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MTECC NEWS 22.09 ||| Restitution after Mann – the Victorian Supreme Court considers restitutionary principles in Hutchison Pty Ltd v Port Melbourne Land Custodians Pty Ltd [2022] VSC 339

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The High Court’s decision in Mann v Paterson (2019) 267 CLR 560 resolved fundamental questions concerning the relationship between the law of contact and the law of restitution in Australia.  In addition to dispensing with the “recission fallacy” (at [8]) a plurality of the court cited decisions of superior courts to the effect that the law of restitution should yield to parties’ agreed allocation of risk under a commercial contract (at [14] to [18]).

The Victorian Supreme Court’s decision in J Hutchison v Port Melbourne Land Custodians [2022] VSC 339, however, demonstrates that questions concerning the interaction between contracts and restitutionary remedies remain.  The court commented that the law of restitution was “notoriously complex and controversial” and made orders allowing a builder to join an owner of land as a defendant to a claim in restitution notwithstanding that there was a contract between the builder and a developer in respect to the same works.


Abbot Kinney is the owner of land at 320 Plummer Street, Port Melbourne (the Land).  It engaged Port Melbourne Land Custodians (PMLC) to develop the Land.  PMLC and Abbot Kinney have a common director.

PMLC then entered into a contract with J Hutchison to design and construct a mixed residential and commercial development on the Land for $153,625,000 (the contract sum).  As part of the building contract Hutchison was required to provide two unconditional undertakings each representing 2.5% of the contract sum ($3,840,625).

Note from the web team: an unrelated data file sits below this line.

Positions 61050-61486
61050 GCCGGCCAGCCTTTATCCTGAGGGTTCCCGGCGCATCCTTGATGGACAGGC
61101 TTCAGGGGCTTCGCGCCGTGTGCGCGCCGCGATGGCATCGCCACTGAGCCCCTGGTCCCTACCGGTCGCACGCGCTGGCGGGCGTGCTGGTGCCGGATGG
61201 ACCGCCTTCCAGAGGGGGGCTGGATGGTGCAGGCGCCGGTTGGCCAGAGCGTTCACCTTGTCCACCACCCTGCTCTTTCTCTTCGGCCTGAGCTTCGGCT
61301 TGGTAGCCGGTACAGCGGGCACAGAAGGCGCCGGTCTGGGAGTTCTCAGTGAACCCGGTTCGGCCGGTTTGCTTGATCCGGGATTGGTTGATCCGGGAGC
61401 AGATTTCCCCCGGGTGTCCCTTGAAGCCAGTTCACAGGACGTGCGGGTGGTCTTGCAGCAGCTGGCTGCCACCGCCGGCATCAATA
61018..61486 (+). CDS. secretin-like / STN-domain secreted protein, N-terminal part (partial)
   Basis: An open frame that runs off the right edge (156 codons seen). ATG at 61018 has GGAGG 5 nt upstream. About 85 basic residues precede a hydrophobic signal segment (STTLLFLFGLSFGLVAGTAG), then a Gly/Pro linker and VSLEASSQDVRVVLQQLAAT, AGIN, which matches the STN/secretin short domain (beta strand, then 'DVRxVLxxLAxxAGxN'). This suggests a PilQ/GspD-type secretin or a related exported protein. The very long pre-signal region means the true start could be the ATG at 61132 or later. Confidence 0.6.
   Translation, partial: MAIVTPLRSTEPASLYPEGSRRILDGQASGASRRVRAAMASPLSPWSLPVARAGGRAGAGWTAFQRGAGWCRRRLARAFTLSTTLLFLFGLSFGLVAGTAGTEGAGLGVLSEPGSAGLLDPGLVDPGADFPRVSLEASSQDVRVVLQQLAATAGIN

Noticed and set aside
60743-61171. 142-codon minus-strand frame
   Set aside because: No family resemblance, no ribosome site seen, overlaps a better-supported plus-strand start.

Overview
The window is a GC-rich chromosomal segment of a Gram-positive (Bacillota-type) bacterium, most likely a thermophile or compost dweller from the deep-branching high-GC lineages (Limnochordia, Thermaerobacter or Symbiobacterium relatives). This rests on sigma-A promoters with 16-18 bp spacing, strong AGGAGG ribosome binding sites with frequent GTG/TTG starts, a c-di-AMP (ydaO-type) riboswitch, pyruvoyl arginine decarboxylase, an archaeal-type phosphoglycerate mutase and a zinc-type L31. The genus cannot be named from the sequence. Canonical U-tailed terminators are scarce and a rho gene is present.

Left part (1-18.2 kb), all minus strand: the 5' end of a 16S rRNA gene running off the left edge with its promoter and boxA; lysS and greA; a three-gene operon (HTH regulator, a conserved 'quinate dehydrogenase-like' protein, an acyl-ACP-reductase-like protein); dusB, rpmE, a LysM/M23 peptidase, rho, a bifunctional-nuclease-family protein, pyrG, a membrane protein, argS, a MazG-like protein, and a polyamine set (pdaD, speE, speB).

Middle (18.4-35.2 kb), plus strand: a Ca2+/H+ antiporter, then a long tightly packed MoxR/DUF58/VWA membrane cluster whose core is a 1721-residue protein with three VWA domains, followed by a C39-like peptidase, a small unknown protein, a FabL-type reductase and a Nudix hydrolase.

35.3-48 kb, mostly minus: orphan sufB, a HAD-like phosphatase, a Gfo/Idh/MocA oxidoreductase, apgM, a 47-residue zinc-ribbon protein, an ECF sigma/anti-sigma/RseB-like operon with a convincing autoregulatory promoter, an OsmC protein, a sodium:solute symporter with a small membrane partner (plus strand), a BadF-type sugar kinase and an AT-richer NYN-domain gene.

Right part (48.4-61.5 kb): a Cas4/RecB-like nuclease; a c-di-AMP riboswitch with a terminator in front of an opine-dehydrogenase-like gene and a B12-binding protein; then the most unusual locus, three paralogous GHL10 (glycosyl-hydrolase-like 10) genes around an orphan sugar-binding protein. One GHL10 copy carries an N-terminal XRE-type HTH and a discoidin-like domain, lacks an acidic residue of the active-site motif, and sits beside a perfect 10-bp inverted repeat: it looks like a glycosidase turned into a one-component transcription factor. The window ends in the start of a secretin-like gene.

The parties fell into dispute regarding PMLC’s entitlement to liquidated damages and Hutchison’s entitlement to payment for variation work. 

PMLC attempted to call on the unconditional undertakings.  Hutchison applied for injunctions against PMLC restraining it from doing so.  Interim injunctions were granted subject to Hutchison depositing a portion of the amount secured by the unconditional undertakings into an interest-bearing account.  

Hutchison further issued summons upon Abbot Kinney.  That summons was dismissed upon Abbot Kinney providing an undertaking that if VCAT found PMLC liable to Hutchison it would pay Hutchison the amount VCAT ordered PMLC to pay up to the value of the securities.  

Orders were made requiring the parties to file short points of claim and points of defence.  Hutchison provided draft points of claim which included claims against Abbot Kinney seeking, among other things, restitution for additional works performed on the Land.   The court subsequently ordered Hutchison to provide a proposed statement of claim setting out its claims against Abbot Kinney. 

PMLC opposed the joinder of Abbot Kinney on the basis that Hutchison’s restitutionary claim did not disclose an arguable cause of action.